5 Common Causes of Clogged Sewer Lines

All of the drains and pipes in your home led to your main sewer line. Your sewer line transports all of the wastewater from your home to the septic tank or municipal waste management system. Sewer lines last for many years, but constant use can cause sewer lines to become clogged or even rupture, requiring costly repairs or even a total replacement. 

Almost every homeowner has dealt with a clogged drain or slow-running sink or bathtub at some point. While a single clog can be annoying, most are easy to fix. If you begin to experience problems with multiple drains in your home, it could be a sewer line clog. Knowing what causes sewer line clogs and the warning signs to look for can help prevent a costly repair or replacement. 

Common Causes of a Clogged Sewer Line

1. Tree Root Infiltration

A common cause of sewer line blockage comes from trees and shrubs. Trees and large shrubs growing near underground sewer lines send out long feeder roots searching for nutrients. Because a sewer line contains water and organic waste, it’s a prime target for these roots. Any pipe with seams can be invaded by tree roots, clogging them, and even destroying them if the problem goes unchecked.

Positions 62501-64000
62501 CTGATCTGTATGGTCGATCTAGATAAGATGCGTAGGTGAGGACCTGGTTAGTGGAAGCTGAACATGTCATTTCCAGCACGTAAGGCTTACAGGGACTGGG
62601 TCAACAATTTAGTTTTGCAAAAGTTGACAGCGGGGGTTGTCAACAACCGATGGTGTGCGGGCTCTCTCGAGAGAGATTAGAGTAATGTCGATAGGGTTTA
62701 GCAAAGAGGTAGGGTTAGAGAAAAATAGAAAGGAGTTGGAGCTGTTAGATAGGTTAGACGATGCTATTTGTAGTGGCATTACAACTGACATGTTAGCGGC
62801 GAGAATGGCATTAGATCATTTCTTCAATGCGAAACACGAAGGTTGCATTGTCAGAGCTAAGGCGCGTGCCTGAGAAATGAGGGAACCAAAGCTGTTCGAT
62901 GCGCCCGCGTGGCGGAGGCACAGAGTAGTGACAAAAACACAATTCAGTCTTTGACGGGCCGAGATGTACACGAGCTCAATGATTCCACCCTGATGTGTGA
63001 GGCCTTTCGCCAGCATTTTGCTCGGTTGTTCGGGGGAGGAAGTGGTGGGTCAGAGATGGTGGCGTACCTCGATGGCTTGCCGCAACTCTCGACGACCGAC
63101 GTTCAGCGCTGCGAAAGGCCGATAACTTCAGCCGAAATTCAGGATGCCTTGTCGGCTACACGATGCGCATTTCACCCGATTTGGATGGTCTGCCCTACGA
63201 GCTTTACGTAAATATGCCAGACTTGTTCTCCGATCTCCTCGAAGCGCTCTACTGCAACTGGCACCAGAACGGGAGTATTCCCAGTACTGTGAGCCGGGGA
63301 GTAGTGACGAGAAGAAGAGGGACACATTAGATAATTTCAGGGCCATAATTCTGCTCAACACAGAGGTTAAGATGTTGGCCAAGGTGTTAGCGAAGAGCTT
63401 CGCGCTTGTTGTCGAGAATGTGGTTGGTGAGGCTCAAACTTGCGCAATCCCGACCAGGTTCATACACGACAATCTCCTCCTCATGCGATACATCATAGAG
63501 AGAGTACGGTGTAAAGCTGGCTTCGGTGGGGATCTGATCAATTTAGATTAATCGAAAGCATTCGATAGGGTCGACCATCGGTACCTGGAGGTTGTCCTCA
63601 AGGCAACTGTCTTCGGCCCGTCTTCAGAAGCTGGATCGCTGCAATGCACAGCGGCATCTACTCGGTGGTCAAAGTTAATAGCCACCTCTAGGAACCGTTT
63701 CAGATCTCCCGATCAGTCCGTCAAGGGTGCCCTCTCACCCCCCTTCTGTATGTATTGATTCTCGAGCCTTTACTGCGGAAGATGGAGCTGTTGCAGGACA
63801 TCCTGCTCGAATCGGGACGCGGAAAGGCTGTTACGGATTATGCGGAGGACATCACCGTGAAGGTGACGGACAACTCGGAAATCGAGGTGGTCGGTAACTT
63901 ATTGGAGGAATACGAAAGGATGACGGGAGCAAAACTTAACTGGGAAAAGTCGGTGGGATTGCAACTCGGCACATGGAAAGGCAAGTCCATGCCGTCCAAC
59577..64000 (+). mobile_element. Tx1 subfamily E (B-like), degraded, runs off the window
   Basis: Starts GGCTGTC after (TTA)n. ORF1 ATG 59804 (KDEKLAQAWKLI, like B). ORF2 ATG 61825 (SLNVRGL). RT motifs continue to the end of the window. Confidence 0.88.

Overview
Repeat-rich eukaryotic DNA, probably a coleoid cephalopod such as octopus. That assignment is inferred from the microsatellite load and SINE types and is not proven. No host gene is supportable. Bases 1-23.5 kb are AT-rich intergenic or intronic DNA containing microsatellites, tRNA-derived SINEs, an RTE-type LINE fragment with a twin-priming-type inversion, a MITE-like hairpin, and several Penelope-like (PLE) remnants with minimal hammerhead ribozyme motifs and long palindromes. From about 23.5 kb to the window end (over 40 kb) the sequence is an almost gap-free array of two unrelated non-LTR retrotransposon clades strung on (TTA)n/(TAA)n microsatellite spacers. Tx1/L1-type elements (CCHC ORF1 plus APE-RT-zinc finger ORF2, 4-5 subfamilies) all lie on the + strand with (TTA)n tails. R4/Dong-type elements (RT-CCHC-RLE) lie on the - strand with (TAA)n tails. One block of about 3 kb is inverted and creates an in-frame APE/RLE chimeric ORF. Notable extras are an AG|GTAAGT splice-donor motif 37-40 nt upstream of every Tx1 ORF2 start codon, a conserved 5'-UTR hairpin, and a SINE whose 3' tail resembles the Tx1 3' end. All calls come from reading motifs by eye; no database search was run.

2. Shifting Soil

Heavy construction equipment, sinkholes, earthquakes, and excessive rainwater are just a few things that can cause changes in the soil around a sewer line. When the ground around the pipe shifts or settles, the sewer line can sink and create a downhill slope in the wrong direction. Over time, waste accumulates in the sagging pipe, causing a blockage. 

Busted Rusty Pipes

3. Pipe Corrosion

Pipe corrosion is a frequent issue with older sewer lines and results from the metal in the sewer line reacting with the wastewater that travels through them. As pipes age, corrosion can cause pipes to break or collapse. Leaking joints where the seals between pipe sections have broken allow wastewater to escape, causing sewage to leak underground or back up inside the home.

4. Flushing Trash Down Toilets

Only flush human waste and toilet paper to protect your drains and sewer lines. Put diapers, paper towels, feminine hygiene products, and other items in a trash can. Even flushable wipes do not break down and can create significant clogs in home plumbing and municipal wastewater systems.

5. Pouring Grease Down Drains

Fats, grease, and oils (FOG) create serious clogs in pipes and drains. People often mistakenly assume that running hot water when pouring grease down the kitchen drain helps wash it away. Once the grease or oil cools off, it will harden and stick to your pipes, leading to serious plumbing clogs. Always pour grease and other cooking fats into a coffee can or jar. Once it solidifies, you can dispose of it in your trash can.

Warning Signs of a Sewer Line Issue

Of course, the most obvious sign of a sewer line problem is sewage backing up inside your home’s drains, but there are other warning signs to look out for, including: